To me, Google Pay-Per-Action is the ultimate online advertising model so far.
In the past, there were advertising programs that are paid based on the number of ad impressions. That brought good profits for publishers but very low turnout for advertisers. Next came the pay-per-click where the advertisers pay only when their ads are clicked. Initiated by Goto (later renamed Overture, Yahoo! Search Marketing) and brought to mainstream advertisers and publishers by Google, this model became very popular but also introduced click fraud in a growing list of Internet scams.
Which is why I think Google’s Pay-Per-Action, launched a few weeks ago, theoretically becomes the ideal advertising model. It’s a bold statement to consider since the service is so young that the amount of feedback generated from users isn’t sufficient to conclude anything.
From the official Google Adwords blog,
Pay-per-action advertising is a new pricing model that allows you to pay only for completed actions that you define, such as a lead, a sale, or a pageview, after a user has clicked on your ad on a publisher’s site. You’ll define an action, set up conversion tracking, and create ads that publishers in the Google content network can then choose to place in new ad units on their site.
So if we have a new site, in need of subscribers for our bimonthly newsletter release, we can advertise using Google Pay-Per-Action to boost registrations and ensuring we pay Google and its network only for ads that bring a subscribers to our mailing list.
Existing formats in image and text supported by Google Adwords can be used. An ad format in the form of text link is also supported. For example, if a page was about used cars, the text “used cars” can have a link bearing the title “Ads by Google” and pointing to the desired call to action page.
You basically dictate how much you want to spend for every successful transaction. I guess it would be much more expensive to advertise for a hotel booking or an airline reservation than on our e-mail subscription described above. Since results are virtually guaranteed, our acquisition cost has to be higher than the less reliable ad impressions or cost per click computations.
All new features of Google that involve numbers can be tracked. After all, that’s what Google Analytics is for. We can track campaigns using the conversion tracking feature of Google Analytics.
Barry at Search Engine Roundtable illustrates a series of ads that can go together. In my own terms:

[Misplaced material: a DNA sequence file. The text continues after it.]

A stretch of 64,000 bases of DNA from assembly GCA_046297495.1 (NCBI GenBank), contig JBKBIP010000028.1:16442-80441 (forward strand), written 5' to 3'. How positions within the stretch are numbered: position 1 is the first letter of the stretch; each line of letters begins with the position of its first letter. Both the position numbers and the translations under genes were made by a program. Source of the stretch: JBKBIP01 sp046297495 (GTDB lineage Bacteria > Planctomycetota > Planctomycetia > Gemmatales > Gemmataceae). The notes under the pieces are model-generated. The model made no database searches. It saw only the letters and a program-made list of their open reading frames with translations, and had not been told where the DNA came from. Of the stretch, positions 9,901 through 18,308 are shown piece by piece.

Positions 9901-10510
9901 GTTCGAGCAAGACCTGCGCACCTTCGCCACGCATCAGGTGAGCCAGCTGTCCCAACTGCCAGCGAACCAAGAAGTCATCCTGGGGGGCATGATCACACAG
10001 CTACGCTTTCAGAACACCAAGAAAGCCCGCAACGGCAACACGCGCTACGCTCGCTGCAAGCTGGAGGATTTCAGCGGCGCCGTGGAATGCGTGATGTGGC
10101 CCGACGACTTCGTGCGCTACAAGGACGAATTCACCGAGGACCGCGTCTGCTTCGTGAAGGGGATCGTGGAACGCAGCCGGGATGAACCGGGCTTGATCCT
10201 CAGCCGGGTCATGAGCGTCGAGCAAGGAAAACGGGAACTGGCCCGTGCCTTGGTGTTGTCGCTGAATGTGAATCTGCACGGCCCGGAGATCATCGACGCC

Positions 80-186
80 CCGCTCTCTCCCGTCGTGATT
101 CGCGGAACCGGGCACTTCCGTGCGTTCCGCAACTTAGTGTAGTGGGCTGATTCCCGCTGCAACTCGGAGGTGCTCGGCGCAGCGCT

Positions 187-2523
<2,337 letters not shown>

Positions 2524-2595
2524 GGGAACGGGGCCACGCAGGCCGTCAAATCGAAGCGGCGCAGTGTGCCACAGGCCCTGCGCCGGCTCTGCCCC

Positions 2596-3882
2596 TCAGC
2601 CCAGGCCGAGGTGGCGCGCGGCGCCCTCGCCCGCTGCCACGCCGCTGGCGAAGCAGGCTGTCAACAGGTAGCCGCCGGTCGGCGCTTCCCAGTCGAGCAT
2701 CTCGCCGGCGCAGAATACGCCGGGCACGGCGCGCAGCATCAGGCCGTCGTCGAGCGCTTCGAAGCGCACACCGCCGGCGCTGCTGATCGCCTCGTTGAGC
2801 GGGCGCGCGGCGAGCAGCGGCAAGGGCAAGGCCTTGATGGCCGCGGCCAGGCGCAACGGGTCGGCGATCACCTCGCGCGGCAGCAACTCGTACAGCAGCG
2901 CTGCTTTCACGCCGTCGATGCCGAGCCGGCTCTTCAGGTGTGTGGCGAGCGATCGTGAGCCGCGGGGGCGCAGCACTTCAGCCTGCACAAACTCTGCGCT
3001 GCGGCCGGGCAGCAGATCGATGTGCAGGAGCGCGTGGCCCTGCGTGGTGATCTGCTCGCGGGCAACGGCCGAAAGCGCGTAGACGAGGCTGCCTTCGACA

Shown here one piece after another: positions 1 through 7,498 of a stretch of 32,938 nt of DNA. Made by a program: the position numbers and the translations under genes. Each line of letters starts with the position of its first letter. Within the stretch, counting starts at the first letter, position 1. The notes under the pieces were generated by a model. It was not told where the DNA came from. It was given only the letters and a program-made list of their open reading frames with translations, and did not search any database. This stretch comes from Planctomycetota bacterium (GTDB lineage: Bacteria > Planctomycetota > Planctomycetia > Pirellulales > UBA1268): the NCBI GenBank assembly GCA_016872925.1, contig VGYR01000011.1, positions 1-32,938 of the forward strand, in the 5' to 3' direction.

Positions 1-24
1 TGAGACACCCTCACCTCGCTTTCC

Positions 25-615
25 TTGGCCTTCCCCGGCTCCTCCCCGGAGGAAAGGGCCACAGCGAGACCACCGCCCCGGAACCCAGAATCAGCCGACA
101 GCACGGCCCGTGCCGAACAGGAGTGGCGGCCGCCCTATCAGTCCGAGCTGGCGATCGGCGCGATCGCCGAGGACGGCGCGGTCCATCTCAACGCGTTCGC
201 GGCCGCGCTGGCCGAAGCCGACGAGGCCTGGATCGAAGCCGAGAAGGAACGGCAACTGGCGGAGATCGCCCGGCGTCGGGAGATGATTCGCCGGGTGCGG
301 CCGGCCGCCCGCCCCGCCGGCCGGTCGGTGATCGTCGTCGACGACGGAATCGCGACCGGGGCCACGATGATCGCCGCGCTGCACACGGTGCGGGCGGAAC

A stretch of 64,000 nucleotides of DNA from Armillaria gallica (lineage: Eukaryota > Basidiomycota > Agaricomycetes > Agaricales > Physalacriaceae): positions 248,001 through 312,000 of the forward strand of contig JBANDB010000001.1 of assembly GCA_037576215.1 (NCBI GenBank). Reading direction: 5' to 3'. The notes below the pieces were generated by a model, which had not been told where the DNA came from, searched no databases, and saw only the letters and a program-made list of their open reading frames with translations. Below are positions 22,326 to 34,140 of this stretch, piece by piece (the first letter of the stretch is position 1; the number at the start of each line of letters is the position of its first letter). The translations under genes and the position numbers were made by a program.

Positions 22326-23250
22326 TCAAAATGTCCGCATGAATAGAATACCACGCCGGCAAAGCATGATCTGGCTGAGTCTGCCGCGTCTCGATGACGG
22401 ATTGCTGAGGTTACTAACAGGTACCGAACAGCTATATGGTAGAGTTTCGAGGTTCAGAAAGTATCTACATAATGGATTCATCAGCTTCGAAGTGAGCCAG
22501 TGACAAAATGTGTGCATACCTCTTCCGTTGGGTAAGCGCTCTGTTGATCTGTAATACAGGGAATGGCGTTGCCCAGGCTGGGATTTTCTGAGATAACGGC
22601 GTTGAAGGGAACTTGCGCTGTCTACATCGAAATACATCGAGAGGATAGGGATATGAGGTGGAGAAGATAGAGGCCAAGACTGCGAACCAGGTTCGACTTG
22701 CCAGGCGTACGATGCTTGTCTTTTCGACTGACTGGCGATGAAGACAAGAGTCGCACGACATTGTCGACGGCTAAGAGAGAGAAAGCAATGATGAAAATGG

- We need to book trains from Vienna to Munich. We click an ad to book tickets
- We need to book hotel rooms while we are in the Bavarian city. We click an ad to view hotel rooms and book our desired place.
- On travel we might need advanced booking of museums and paid attractions or reserve a place in time for Oktoberfest. We click an ad to view attractions, choose and make some reservations.
- Onward flights to Brussels or Rotterdam. We click an ad to book flights.
- I was told Amsterdam isn’t so safe for newcomers. We click an ad to get online insurance quotes and sign up.
Why Google Pay-Per-Action is great?
Ads don’t appear on any baloney web site that’s made for Adsense only; while publishers don’t pay these cheap ones until they deliver something, emphasis on quality over quantity is good especially if we consider those who visit those MFA sites are folks who are likely to book cheaper hotel rooms or subscribers who end up unsubscribing soon.
Question: Can this model eliminate click fraud?
Click fraud is specific to PPC campaigns and does not encompass PPA advertising so I believe it won’t affect click fraud at all. It may minimize click fraud if publishers rely less on PPC model and stick with PPA. As with fraud, this model can still get a fair share of the web’s unwanted purposes. Using the maligned email subscription above as an example, invalid email addresses and proliferation of ghost emails made for subscription-based PPA campaigns can happen. But this can be remedied with proper validation on the side of the advertisers.
In general, Google’s Pay-Per-Action service looks promising. Google has been known for its innovative ideas. Let’s hope this one is among them.